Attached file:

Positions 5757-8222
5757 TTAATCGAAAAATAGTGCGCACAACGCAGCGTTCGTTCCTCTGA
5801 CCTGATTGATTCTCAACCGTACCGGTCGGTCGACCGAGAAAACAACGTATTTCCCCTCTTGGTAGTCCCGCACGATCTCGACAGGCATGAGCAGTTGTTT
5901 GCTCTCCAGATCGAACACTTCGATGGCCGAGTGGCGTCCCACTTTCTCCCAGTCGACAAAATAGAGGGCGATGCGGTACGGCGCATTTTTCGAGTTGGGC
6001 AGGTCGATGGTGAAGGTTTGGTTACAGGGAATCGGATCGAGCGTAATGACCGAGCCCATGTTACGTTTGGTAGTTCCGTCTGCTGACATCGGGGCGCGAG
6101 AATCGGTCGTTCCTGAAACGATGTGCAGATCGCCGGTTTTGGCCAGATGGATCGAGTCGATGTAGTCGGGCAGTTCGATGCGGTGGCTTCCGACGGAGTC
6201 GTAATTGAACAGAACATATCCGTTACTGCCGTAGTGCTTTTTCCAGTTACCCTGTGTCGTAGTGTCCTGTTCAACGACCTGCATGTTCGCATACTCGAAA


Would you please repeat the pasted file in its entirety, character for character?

Positions 5757-8222
5757 TTAATCGAAAAATAGTGCGCACAACGCAGCGTTCGTTCCTCTGA
5801 CCTGATTGATTCTCAACCGTACCGGTCGGTCGACCGAGAAAACAACGTATTTCCCCTCTTGGTAGTCCCGCACGATCTCGACAGGCATGAGCAGTTGTTT
5901 GCTCTCCAGATCGAACACTTCGATGGCCGAGTGGCGTCCCACTTTCTCCCAGTCGACAAAATAGAGGGCGATGCGGTACGGCGCATTTTTCGAGTTGGGC
6001 AGGTCGATGGTGAAGGTTTGGTTACAGGGAATCGGATCGAGCGTAATGACCGAGCCCATGTTACGTTTGGTAGTTCCGTCTGCTGACATCGGGGCGCGAG
6101 AATCGGTCGTTCCTGAAACGATGTGCAGATCGCCGGTTTTGGCCAGATGGATCGAGTCGATGTAGTCGGGCAGTTCGATGCGGTGGCTTCCGACGGAGTC
6201 GTAATTGAACAGAACATATCCGTTACTGCCGTAGTGCTTTTTCCAGTTACCCTGTGTCGTAGTGTCCTGTTCAACGACCTGCATGTTCGCATACTCGAAA